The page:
Perett stated that he considered himself a historian and noted that he teaches college history. He mentioned he was stationed in Tehran during the revolution and thus became known as the “Iran” guy in his office. He discussed his work on two different volumes covering Iran and related the challenges of working on these volumes. Perett concluded that familiarity of the issues plus knowledge about what is in the public domain has helped him when pushing back against restrictive offices and agencies.

The audience applauded Allegrone and Perett. Immerman thanked the two for their efforts. Rasmussen added that Allegrone had saved one of her volumes. Tudda seconded Rasmussen’s compliment.

Dudziak asked how the IPS reviewers pass down their institutional knowledge and how they go about obtaining expertise from others. Allegrone stated that the office was a “collegial room of people” who worked on a variety of issues other than FRUS, so the knowledge is preserved and exchanged through natural office dynamics. Perett said that there is always someone in the office with area expertise and that IPS reviewers earn expertise through the work that they do.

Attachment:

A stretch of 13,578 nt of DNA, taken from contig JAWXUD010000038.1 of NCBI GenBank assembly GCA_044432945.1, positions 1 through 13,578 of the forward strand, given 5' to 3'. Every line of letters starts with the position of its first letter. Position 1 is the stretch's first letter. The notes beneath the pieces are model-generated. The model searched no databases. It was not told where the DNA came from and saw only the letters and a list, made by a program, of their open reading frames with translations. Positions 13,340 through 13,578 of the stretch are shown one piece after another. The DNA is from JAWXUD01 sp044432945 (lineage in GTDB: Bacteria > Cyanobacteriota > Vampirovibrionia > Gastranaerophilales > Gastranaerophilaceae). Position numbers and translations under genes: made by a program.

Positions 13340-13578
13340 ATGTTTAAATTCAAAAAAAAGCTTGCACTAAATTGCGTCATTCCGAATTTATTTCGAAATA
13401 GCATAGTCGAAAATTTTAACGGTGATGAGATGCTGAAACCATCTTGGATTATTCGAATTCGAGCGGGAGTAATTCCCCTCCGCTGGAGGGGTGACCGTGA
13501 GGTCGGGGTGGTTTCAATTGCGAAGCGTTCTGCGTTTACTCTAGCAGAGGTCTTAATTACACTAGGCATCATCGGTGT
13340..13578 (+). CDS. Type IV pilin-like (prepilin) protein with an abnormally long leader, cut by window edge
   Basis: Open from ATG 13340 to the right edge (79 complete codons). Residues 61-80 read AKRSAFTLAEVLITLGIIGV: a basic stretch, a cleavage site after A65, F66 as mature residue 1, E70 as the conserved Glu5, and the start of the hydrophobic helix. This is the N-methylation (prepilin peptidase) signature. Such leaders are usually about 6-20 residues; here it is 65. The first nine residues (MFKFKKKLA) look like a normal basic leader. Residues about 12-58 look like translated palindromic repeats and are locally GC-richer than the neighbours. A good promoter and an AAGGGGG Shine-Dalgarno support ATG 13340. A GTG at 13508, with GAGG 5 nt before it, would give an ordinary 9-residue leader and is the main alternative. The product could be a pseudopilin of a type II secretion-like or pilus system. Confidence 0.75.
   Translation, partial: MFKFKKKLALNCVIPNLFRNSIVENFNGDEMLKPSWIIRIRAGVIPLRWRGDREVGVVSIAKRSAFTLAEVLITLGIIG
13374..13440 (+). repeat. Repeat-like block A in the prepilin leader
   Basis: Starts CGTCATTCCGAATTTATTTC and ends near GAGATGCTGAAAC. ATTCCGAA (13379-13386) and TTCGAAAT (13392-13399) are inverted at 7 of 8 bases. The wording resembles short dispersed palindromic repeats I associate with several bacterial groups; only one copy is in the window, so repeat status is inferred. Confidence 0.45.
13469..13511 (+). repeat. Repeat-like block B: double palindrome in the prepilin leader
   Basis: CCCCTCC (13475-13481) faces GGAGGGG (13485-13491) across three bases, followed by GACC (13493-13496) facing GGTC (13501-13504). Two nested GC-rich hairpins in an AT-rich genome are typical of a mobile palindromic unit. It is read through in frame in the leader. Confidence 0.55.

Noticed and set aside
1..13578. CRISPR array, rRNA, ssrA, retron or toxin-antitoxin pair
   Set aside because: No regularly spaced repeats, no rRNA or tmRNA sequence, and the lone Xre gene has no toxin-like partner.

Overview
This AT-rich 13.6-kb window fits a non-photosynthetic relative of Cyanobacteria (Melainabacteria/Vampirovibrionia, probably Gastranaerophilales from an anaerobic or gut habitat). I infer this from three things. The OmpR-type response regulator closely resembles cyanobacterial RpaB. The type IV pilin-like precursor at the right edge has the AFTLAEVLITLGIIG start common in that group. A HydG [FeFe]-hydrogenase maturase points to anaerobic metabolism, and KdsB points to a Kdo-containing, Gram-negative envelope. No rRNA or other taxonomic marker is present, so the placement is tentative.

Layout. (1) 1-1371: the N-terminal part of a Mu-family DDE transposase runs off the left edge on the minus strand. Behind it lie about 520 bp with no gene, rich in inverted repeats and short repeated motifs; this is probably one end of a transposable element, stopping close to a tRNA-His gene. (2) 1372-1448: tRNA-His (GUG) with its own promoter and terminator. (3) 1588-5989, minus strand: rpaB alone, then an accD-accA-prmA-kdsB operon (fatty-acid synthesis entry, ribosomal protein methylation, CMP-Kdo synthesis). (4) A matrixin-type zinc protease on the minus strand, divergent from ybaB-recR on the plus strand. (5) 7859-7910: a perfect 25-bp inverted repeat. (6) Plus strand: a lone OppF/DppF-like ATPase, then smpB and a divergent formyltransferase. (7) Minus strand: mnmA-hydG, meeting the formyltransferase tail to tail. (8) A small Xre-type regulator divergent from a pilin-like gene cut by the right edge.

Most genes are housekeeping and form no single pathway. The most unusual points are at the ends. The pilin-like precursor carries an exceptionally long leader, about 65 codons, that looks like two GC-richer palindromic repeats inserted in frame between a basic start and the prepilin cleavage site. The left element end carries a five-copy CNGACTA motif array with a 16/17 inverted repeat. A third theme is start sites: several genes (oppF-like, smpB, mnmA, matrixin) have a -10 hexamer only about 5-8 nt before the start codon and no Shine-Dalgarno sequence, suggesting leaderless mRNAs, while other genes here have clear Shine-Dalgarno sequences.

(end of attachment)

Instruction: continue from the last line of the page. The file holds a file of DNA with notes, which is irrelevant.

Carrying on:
Sibley asked if IPS looked at the volumes during or after compilation. Allegrone said they looked at the volumes when they were completed (during the declassification process). Howard referred Sibley to a chart and indicated precisely when IPS was involved with declassification.

McMahon asked if Allegrone and Perett were familiar with FRUS before they began working for IPS. Both reviewers said they were. Perett said he used FRUS in his dissertation. McMahon then asked if either of the reviewers had encountered any surprises when reading volumes. Perett said he was surprised about the volume of information available and how much selection had to take place. Immerman stated that Allegrone and Perett were supportive of FRUS (and history in general) and not all agencies have the same priorities. Allegrone (in response to McMahon) added that she found some of her own documents selected for a FRUS volume once and she was surprised to learn of the greater policy narrative surrounding the issue that she had worked on.

Dudziak asked what Allegrone and Perett would say to other offices and agencies that were inflexible regarding declassification. Allegrone said the problem was often the leadership of those offices. McCoyer stated that the decision to declassify a document often hinges on whom the document is referred to, so there can be problems on the lower lever as well. Lewis remarked that there were cultural differences between agencies regarding transparency.